The BCR/ABL1 probe mix contains a 169kb green probe centromeric to the BCR gene and covers the genes GNAZ and RAB36. A second green probe covers a 148kb region that includes the telomeric end of the IGLL1 gene and the flanking region beyond. A red probe covers a 346kb region that includes the ABL1 gene. There is an additional red probe that covers a 173kb region and spans the whole ASS1 gene.
The BCR (BCR activator of RhoGEF and GTPase) gene is located at 22q11.23 and the ABL1 (ABL proto-oncogene 1, non-receptor tyrosine kinase) gene is located at 9q34.12. Translocation between these two genes gives rise to the BCR-ABL1 fusion gene, and produces a Philadelphia chromosome; the visible result of this translocation.
The presence of a BCR-ABL1 fusion has important diagnostic and prognostic implications in a number of haematological disorders.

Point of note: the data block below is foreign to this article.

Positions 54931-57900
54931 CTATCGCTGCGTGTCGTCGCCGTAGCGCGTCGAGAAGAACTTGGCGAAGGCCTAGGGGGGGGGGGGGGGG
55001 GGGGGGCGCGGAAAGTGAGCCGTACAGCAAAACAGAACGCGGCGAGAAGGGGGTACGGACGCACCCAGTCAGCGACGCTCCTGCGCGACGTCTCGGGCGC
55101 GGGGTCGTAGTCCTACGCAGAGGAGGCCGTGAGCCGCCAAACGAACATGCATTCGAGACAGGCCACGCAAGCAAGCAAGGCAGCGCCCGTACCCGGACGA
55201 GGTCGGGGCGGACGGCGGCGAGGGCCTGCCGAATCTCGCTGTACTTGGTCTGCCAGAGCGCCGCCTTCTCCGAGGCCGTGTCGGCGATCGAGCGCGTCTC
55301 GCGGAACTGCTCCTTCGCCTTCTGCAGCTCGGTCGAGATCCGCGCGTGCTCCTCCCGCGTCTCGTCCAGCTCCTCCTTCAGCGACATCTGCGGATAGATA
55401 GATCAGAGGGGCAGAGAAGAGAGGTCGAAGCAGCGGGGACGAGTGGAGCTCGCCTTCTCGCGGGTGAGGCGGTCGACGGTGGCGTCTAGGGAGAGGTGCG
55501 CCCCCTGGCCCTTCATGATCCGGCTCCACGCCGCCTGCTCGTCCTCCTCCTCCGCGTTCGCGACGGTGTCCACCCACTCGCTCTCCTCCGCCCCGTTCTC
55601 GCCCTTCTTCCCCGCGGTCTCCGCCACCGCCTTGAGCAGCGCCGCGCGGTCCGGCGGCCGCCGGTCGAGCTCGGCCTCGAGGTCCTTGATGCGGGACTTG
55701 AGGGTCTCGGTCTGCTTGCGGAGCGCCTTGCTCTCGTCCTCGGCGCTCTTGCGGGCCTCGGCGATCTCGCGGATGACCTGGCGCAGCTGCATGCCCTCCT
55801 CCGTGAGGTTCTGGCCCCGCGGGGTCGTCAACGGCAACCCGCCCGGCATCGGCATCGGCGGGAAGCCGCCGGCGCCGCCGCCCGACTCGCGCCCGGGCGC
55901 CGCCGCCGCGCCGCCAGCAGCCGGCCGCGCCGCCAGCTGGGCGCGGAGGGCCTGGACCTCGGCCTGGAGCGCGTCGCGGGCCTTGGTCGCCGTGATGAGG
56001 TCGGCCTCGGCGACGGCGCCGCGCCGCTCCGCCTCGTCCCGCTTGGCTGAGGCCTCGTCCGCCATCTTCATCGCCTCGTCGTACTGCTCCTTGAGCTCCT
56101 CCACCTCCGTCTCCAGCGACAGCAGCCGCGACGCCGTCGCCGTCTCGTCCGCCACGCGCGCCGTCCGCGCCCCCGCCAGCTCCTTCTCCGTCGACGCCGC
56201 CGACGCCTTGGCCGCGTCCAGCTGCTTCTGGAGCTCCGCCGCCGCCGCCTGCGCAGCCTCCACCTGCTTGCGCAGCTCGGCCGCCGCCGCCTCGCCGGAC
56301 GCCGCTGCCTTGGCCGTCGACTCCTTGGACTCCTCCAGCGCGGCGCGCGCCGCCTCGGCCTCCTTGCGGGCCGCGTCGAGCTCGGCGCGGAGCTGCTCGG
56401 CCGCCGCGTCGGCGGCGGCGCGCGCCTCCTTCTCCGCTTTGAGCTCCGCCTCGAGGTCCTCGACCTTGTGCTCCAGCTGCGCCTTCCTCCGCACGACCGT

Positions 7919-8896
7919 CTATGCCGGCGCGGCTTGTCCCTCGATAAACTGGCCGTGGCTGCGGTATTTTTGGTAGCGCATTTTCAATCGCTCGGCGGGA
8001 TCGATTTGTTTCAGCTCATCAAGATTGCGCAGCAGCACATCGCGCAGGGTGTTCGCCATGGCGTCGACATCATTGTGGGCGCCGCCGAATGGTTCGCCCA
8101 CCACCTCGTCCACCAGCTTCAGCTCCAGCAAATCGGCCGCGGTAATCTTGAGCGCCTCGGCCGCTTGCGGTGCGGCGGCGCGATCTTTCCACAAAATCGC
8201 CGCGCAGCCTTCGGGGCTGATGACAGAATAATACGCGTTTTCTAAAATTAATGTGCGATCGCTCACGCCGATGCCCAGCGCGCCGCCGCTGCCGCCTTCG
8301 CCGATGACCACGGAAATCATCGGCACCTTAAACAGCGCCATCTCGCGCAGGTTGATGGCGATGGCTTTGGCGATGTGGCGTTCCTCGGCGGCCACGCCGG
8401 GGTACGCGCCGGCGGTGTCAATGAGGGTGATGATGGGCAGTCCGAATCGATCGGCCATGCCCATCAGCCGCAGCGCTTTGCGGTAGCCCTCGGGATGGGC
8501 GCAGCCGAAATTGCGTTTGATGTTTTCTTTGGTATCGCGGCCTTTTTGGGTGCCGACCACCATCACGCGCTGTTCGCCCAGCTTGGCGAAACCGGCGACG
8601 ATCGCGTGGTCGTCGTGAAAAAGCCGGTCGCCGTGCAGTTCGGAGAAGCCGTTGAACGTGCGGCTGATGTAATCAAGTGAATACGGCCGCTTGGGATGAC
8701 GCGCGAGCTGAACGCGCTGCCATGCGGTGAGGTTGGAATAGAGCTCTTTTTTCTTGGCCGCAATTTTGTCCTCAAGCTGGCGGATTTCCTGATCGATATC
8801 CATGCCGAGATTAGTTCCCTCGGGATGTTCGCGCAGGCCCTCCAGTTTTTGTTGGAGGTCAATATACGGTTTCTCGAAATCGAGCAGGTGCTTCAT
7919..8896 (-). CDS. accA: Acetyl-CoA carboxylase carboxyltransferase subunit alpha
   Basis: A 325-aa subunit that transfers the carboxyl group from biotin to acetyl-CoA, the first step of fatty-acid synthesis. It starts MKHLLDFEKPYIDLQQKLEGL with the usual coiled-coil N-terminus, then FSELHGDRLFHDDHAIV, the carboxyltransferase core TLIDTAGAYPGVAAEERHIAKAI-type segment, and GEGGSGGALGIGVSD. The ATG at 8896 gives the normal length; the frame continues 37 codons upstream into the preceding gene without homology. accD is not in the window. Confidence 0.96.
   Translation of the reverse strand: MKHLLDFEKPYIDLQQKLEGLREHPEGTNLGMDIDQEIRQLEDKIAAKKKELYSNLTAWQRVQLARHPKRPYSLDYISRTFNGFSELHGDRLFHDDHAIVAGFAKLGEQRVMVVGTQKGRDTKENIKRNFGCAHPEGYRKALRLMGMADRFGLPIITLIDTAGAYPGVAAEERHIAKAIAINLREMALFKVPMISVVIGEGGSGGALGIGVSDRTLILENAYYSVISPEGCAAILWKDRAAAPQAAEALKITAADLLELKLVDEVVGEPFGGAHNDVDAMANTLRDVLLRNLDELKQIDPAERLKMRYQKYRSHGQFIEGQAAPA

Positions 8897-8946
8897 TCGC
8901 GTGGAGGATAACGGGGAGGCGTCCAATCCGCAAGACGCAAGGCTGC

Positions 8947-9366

The t(9;22)(q34.12;q11.23) translocation is the hallmark of chronic myeloid leukaemia (CML) and is found in around 90-95% of cases1. The remaining cases have a variant translocation, or have a cryptic rearrangement involving 9q34 and 22q11.23 that cannot be identified by routine cytogenetic analysis1.
The BCR-ABL1 fusion can also be found in 25% of adult acute lymphoblastic leukaemia (ALL) and in 2-4% of childhood ALL1. The presence of a BCR-ABL1 fusion has been shown to confer a poor prognosis in ALL in both adults and children1,2. The detection of the abnormality is therefore of high importance for risk stratification, which will influence treatment and management decisions2. In a small number of ALL cases, the translocation does not result in a cytogenetically visible Philadelphia chromosome. In these cases, FISH is essential for highlighting the fusion gene3.
This rearrangement is also seen in rare cases of acute myeloid leukaemia (AML). Philadelphia-positive AML is characterised by its resistance to conventional standard chemotherapy and poor prognosis4, so accurate and rapid identification of this chromosomal abnormality is vital.
Running our PETS protocol was taking upwards of 5 hours to complete based on the previous SOP. After the technical training visit from CytoCell, we were able to make some tweaks to reduce the protocol time down to just 1 hour and 15 minutes, with the same or better results.
Assistant Genetic Technologist, Leicestershire Genetics Centre, UK